Fostering a Spirit of Innovation in Mature Industries LO14781

Michael Gort (
Thu, 28 Aug 1997 15:00:37 -0400

Replying to LO14767 --

Joe Podolsky wrote in LO 14767:

>The answer is simple: money to the individuals

> Note that this process is more myth than reality. In general, only about 1
> in 100 young companies get venture capital financing. Of those that are
> funded, less than 10% ever go public, and of those that go public, less than
>10% have their stock prices increase enough to make their employees rich.
> The odds are better than the lottery but not much.

> Also I would disagree that corporate labs are not sources of innovation.
> Hewlett-Packard, for example, has annual revenues of about $40 billion.
> About $20 billion of that each year comes from products introduced in the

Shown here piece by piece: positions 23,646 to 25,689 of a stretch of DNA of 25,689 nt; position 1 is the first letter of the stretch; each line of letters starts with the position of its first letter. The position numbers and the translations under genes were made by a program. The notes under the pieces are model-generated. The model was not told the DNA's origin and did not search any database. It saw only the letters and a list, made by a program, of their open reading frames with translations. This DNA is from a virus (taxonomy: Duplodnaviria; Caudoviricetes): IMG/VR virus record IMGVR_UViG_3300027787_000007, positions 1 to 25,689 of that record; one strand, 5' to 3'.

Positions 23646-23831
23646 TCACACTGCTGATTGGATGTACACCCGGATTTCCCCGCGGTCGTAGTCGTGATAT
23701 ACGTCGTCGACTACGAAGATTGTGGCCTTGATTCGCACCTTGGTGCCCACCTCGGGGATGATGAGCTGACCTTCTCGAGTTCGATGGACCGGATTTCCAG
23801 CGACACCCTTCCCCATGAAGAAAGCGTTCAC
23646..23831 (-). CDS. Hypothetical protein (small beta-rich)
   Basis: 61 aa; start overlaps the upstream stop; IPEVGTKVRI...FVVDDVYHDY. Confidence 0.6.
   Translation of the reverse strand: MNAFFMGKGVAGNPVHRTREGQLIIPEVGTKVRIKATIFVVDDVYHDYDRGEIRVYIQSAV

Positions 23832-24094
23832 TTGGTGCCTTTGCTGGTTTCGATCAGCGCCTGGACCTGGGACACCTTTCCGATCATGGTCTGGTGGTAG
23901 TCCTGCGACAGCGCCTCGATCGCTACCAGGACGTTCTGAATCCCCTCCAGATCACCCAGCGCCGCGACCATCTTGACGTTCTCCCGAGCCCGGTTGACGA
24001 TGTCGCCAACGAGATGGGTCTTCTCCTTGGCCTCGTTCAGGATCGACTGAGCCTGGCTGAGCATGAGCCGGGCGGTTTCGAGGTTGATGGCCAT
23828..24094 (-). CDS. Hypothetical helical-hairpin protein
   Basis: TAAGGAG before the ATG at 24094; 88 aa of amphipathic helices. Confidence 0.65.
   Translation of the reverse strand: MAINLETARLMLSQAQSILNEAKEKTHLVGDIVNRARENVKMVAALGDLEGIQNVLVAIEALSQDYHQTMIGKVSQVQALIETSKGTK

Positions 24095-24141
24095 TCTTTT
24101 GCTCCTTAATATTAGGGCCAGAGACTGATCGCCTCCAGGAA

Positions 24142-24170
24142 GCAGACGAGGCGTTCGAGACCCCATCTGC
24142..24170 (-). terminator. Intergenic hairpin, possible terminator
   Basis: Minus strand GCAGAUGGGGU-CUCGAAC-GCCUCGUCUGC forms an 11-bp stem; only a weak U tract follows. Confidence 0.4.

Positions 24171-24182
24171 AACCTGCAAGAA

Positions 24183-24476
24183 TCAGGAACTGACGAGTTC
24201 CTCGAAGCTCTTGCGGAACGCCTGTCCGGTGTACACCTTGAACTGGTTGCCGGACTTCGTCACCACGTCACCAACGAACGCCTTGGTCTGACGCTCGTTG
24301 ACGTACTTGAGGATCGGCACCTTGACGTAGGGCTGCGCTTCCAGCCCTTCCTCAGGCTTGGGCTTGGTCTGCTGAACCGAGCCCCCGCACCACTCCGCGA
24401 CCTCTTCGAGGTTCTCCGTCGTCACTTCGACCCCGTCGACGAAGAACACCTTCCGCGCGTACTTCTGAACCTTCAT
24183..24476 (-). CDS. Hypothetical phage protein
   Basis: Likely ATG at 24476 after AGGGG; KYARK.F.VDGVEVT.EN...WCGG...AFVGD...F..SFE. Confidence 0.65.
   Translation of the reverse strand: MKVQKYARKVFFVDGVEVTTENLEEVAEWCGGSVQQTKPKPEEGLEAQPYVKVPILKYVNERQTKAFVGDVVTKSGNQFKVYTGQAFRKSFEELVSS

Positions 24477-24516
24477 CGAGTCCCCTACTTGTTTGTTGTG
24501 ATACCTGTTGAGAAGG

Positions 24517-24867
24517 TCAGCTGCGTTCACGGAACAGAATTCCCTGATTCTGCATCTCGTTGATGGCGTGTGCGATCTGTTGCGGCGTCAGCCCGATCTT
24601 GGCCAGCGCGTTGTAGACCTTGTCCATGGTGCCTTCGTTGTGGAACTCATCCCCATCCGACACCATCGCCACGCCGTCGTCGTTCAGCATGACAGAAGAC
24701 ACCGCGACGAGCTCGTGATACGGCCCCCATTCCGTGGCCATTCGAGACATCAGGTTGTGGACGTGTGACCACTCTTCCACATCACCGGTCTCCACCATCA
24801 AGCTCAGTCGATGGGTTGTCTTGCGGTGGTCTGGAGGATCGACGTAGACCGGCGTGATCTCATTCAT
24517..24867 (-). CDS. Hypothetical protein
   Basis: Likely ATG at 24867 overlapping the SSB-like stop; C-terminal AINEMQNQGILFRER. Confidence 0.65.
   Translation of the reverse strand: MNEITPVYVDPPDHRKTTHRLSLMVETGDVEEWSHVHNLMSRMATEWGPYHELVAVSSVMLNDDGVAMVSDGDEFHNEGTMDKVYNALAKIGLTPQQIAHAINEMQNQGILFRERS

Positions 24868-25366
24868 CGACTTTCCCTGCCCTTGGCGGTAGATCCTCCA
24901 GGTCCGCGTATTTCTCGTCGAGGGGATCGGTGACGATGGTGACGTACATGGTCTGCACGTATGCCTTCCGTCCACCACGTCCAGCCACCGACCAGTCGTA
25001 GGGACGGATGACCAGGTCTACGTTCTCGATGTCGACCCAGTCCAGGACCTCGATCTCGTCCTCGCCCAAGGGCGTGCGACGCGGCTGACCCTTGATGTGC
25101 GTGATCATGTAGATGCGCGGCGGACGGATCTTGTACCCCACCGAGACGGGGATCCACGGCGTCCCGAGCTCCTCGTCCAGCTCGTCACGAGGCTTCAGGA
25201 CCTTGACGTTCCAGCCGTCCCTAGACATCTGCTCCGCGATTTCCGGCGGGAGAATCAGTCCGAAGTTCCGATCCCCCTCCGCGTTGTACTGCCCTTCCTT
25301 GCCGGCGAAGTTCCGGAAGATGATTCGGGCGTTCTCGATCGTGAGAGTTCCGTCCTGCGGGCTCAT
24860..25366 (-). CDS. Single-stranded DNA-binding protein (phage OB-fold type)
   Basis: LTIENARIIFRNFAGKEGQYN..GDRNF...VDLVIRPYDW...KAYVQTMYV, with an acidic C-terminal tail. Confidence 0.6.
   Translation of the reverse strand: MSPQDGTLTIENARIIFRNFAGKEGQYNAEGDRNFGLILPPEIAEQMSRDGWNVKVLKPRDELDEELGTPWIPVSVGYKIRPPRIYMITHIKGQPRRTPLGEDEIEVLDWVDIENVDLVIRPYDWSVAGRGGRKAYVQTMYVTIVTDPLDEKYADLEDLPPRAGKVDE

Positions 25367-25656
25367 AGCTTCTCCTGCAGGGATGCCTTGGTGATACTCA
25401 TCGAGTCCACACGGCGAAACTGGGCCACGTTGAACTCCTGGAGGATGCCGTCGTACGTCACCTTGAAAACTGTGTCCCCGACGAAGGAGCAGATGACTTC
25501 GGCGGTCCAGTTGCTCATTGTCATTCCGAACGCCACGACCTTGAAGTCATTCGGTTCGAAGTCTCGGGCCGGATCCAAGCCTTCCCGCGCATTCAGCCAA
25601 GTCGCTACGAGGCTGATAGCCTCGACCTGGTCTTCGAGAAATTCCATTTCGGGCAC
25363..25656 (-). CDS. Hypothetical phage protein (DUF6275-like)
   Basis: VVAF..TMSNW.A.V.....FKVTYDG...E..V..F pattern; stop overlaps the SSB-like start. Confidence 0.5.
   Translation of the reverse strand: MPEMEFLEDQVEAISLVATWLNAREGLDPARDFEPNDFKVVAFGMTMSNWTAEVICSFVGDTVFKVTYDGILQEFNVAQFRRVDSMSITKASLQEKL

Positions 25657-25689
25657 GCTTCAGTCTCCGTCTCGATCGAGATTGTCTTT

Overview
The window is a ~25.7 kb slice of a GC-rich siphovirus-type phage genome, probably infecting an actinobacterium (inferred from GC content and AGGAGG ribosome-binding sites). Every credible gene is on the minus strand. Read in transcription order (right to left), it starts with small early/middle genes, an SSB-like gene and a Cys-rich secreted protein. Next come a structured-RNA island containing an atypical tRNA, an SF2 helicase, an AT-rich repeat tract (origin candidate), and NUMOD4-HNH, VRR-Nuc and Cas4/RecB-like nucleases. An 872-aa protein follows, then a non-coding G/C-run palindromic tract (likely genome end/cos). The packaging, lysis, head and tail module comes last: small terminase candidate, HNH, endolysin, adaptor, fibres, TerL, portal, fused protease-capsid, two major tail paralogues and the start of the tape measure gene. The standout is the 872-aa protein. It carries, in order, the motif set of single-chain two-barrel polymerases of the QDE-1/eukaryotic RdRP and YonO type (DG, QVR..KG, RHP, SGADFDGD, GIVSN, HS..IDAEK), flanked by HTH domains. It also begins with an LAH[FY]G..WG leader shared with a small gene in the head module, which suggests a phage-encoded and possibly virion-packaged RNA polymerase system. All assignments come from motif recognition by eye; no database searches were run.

> past two years. That's a LOT of innovation!


Can the answer really be reduced to just money? Hewlett-Packard is
well-known for its culture of innovation, but how true a standard is HP
when looking at the companies that make up the Fortune 500 or 1000. Money
is a factor, but the failure rate of start-ups is well known to the
innovators that go that path.

I can't help but believe that there is a more systemic explanation. The
Bureaucratic, hierarchical structure of so many companies truly does, in
my experience, innovation. Further, the "blaming system" that exists in
so many companies has a field day dealing with true innovators who are
continuously learning by failing.

Yes, there are remarkable R & D innovations coming from within large
corporations. But at what cost? IBM spends $4.1 Billion on R & D every
year, Microsoft is approaching or just over $2.0 Billion, Intel is over $2
billion. Do those companies get a fair return? How many of IBM's 38,000
patents have actually been developed to produce profti?


Michael A. Gort (203) 637-9279

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